Let’s get right to it. We’re all bored of music videos consisting of the singer(s) staring into the camera and lip-synching. It takes away from the art of the music – and that’s where the brilliant work of Chris Cunningham comes in. Cunningham’s simple yet intricate direction of Björk’s ‘All is Full of Love’ makes the song as beautiful to watch as it is to listen to. I mean – what’s more stunning to watch than young robot love?
The premise of the music video is ostensibly simple: Robot Björk gets off with Robot Björk. It’s RobotBjörk² . It’s juxtaposition at its finest. Robots? Love? It’s something impossible that perfectly captures the ‘self-love’ theme that thrives under Cunningham’s direction.
On my first watch I was… well, confused. Why was I watching robots ignite their spark? On my second watch, I noticed the beauty. These two monochrome robots were learning how to love. The irony of it is dazzling.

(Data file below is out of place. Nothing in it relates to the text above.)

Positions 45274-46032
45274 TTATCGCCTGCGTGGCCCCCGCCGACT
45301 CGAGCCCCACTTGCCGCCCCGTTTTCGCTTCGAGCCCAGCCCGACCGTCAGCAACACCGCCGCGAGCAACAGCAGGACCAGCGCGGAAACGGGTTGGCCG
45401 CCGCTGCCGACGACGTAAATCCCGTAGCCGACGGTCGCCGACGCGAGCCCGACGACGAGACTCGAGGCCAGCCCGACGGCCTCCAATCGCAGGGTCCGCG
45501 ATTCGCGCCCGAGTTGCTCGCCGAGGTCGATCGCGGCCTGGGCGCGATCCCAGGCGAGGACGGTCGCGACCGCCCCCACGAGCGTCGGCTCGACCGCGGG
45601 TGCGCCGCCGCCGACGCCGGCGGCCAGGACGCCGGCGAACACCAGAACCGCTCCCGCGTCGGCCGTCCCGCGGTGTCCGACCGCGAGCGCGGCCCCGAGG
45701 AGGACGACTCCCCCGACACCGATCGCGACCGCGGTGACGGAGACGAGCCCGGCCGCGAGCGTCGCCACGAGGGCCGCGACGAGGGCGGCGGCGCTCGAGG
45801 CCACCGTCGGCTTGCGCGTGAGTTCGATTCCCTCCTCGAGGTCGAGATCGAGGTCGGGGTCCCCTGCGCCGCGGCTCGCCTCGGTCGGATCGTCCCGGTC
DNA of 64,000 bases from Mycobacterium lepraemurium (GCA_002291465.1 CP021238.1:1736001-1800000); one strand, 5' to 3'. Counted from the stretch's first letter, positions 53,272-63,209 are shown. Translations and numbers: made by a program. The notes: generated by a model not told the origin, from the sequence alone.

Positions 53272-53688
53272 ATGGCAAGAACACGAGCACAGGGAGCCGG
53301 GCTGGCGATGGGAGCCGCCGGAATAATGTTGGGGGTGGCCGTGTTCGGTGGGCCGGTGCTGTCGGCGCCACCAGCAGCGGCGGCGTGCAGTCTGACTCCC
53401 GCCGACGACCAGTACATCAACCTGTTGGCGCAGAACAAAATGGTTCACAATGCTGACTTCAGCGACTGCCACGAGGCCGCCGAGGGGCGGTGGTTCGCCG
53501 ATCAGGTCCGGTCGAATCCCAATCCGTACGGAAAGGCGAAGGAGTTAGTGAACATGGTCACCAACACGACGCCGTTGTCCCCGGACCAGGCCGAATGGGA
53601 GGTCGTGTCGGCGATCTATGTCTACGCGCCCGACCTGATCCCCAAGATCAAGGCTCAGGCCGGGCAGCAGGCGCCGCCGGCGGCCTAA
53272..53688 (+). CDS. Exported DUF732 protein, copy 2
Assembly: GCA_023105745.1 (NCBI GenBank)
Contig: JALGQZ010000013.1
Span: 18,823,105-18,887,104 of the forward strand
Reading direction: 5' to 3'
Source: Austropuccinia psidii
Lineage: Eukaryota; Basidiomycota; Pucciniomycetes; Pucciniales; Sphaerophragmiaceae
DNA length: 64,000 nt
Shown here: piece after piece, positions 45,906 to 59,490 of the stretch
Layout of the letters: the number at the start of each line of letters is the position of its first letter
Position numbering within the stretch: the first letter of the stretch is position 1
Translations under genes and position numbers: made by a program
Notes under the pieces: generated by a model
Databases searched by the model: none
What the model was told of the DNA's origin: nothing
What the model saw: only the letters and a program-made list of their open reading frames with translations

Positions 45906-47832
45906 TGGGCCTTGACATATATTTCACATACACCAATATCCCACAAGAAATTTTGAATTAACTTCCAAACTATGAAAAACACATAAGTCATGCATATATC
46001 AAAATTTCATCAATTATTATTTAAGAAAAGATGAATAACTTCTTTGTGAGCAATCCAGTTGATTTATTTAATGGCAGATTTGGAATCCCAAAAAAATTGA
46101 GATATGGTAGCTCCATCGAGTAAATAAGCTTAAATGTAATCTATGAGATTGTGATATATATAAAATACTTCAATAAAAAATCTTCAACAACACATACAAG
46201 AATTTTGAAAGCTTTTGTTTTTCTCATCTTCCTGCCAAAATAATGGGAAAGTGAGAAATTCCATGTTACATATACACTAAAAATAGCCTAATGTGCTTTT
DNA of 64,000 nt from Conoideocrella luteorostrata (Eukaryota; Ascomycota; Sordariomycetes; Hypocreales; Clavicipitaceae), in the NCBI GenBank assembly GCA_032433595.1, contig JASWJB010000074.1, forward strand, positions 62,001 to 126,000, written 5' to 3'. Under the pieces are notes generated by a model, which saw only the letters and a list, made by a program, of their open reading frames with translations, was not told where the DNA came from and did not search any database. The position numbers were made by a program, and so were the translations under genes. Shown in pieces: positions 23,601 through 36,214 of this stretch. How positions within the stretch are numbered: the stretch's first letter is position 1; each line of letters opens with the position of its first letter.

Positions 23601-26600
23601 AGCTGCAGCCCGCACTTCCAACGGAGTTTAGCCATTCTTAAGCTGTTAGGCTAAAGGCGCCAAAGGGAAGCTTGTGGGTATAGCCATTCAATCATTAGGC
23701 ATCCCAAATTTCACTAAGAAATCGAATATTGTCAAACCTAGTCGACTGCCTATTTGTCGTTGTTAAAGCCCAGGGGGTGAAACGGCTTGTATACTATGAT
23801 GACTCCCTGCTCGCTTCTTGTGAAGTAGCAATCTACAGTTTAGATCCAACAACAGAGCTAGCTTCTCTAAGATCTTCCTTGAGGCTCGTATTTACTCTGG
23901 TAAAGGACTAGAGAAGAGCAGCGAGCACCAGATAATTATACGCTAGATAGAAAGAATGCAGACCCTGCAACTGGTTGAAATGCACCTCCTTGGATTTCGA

You’ll be given love
You have to trust it
But, I began to think – this goes deeper than Björk’s unearthing of self-love. Only one BjörkBot was initiating intimacy. The other BjörkBot merely assented to it, perhaps moved a robotic arm ever-so-slightly now and then – but didn’t love back.
Thus, I’d argue that Cunningham’s work is an allegory for how Björk is learning to love herself but can’t quite return that love.
Your doors are all shut
All is full of love
Additionally, the music video goes against the idea of heteronormativity, unlike the majority of pop videos; both robots have distinctly feminine bodies. Not only is this lesbian representation incredible for inclusivity, it feasibly could be argued it plays on the sexual nature of pop videos, as it draws on the premise that heterosexual men are often attracted to lesbian sex. This idea is indicated furtherly – and crudely – by a shot of a cylindrical object releasing a milky-white substance. I’ll say no more on that.
In all, Chris Cunningham’s sensational direction of Björk’s ‘All is Full of Love’ emphasises what Björk truly is: an artist. Someone who cares about how her creations are presented. The song is beautifully haunting enough on its own, but paired with the music video, it is far from robotic.
By Isabel Tyldesley